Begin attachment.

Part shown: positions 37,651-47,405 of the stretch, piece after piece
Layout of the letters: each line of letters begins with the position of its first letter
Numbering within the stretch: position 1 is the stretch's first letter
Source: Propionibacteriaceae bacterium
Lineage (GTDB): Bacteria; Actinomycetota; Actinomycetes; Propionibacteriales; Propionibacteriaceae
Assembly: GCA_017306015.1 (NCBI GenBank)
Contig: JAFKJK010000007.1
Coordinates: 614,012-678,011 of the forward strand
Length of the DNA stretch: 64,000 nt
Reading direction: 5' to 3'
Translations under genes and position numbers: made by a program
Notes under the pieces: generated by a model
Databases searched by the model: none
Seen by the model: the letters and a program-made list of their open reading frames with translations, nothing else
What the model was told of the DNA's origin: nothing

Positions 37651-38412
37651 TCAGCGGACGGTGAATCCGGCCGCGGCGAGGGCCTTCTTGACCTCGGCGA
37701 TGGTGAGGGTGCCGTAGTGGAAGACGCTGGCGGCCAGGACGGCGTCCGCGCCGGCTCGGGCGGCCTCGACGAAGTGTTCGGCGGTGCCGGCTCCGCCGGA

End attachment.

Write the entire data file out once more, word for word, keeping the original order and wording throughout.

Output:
Part shown: positions 37,651-47,405 of the stretch, piece after piece
Layout of the letters: each line of letters begins with the position of its first letter
Numbering within the stretch: position 1 is the stretch's first letter
Source: Propionibacteriaceae bacterium
Lineage (GTDB): Bacteria; Actinomycetota; Actinomycetes; Propionibacteriales; Propionibacteriaceae
Assembly: GCA_017306015.1 (NCBI GenBank)
Contig: JAFKJK010000007.1
Coordinates: 614,012-678,011 of the forward strand
Length of the DNA stretch: 64,000 nt
Reading direction: 5' to 3'
Translations under genes and position numbers: made by a program
Notes under the pieces: generated by a model
Databases searched by the model: none
Seen by the model: the letters and a program-made list of their open reading frames with translations, nothing else
What the model was told of the DNA's origin: nothing

Positions 37651-38412
37651 TCAGCGGACGGTGAATCCGGCCGCGGCGAGGGCCTTCTTGACCTCGGCGA
37701 TGGTGAGGGTGCCGTAGTGGAAGACGCTGGCGGCCAGGACGGCGTCCGCGCCGGCTCGGGCGGCCTCGACGAAGTGTTCGGCGGTGCCGGCTCCGCCGGA